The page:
Climate: Conservation group tries new path to limiting CO2 emissions

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Increasingly corrosive ocean waters pose a serious threat to shell-building species and other marine life.

‘Future generations will look back and wonder why we didn’t do everything we could to save the world’s oceans …’

Staff Report

FRISCO — Citing the growing threat to the world’s oceans, environmental advocates want the federal government to regulate carbon dioxide under the Toxic Substances Control Act.

The regulations have been used to limit emissions of other harmful chemicals, including chlorofluorocarbons, PCBs and asbestos.

“Time’s running out to avoid a mass extinction of wildlife in our oceans,” said Miyoko Sakashita, oceans director with the Center for Biological Diversity. “It may not look like a toxic chemical, but when there’s too much CO2 in the ocean, it turns seawater corrosive and dissolves the protective shells that marine animals need to survive,” Sakashita said. Continue reading

Climate: Genetic study shows some corals may have fighting chance to survive warmer oceans

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Can a genetic ‘mix-and-match effort save some coral species from global warming? Photo courtesy NOAA.

Mixing and matching corals from different latitudes may boost reef survival

Staff Report

FRISCO — If global warming can be capped at a reasonable level, some coral reefs may have a fighting chance to adapt to warmer ocean waters, according to new genetic research.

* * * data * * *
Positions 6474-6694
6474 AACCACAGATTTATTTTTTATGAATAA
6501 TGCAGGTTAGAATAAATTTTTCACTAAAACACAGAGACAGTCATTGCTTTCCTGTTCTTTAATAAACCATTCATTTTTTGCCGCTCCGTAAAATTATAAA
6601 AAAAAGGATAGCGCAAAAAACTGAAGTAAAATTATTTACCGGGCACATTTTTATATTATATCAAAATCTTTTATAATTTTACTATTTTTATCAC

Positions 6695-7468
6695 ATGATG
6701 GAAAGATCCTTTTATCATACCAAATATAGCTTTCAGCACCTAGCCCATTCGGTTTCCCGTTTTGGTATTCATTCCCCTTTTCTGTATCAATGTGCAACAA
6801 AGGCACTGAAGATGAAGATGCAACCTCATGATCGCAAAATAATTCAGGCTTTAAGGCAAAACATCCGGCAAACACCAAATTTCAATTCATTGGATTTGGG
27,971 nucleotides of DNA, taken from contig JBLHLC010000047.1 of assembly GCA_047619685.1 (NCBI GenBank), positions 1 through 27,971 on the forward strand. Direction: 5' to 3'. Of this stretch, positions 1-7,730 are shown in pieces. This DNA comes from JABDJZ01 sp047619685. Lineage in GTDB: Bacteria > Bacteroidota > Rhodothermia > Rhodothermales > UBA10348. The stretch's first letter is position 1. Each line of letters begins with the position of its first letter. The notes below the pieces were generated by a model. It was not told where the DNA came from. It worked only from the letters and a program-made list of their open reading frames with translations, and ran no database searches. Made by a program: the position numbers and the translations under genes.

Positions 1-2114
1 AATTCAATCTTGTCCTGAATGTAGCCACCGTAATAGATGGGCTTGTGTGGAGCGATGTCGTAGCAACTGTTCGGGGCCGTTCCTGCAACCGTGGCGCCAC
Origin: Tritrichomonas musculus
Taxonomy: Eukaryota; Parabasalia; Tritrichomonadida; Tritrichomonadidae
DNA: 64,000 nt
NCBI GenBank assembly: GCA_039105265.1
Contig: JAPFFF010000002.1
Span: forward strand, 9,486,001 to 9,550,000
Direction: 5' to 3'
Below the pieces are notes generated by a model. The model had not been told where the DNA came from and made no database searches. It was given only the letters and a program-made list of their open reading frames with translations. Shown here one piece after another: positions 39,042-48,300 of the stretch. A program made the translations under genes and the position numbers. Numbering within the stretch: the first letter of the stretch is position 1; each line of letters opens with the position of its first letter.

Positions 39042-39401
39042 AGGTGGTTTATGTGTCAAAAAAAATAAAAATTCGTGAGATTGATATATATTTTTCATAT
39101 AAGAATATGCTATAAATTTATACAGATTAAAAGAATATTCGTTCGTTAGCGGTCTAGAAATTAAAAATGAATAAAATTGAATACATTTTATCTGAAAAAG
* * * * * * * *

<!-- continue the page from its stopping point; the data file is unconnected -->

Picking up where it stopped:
The new study suggests some coral species already have genetic variants necessary to tolerate warm ocean waters, and humans can help to spread these genes, said a team of scientists from The University of Texas at Austin, the Australian Institute of Marine Science and Oregon State University. Continue reading

Oceans: Scientists track spread of toxic algae along West Coast

Is the outbreak linked to global warming?

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Ocean temperatures along the west coast of North America have been well above average for many months, possibly contributing to a widespread outbreak of toxin-producing algae.

A nice haul of blue crabs.

Crab fishing and other seafood harvesting has been shut down along the West Coast because of an algae outbreak.

Staff Report

FRISCO — Top federal scientists suspect that a widespread bloom of toxin-producing algae along the West Coast is linked to months of well above-average ocean temperatures in the eastern Pacific, but say it’s too early to tell for sure.

The researchers may know more in a few months, as the National Oceanic and Atmospheric Administration’s Northwest Fisheries Science Center in Seattle is mobilizing extra scientists to track the widespread algal bloom along much of the West Coast. The epidemic has triggered numerous closures of important shellfish fisheries in Washington, Oregon and California. Continue reading

Climate: Hope for coral reefs?

Coral reef ecosystems are likely to change dramatically as oceans absorb more carbon dioxide. PHOTO COURTESY EPA.

Coral reefs may not be completely doomed after all, although it may all depend on exactly how hot it gets.

New study says temperature thresholds not the end-all to coral reef survival

Staff Report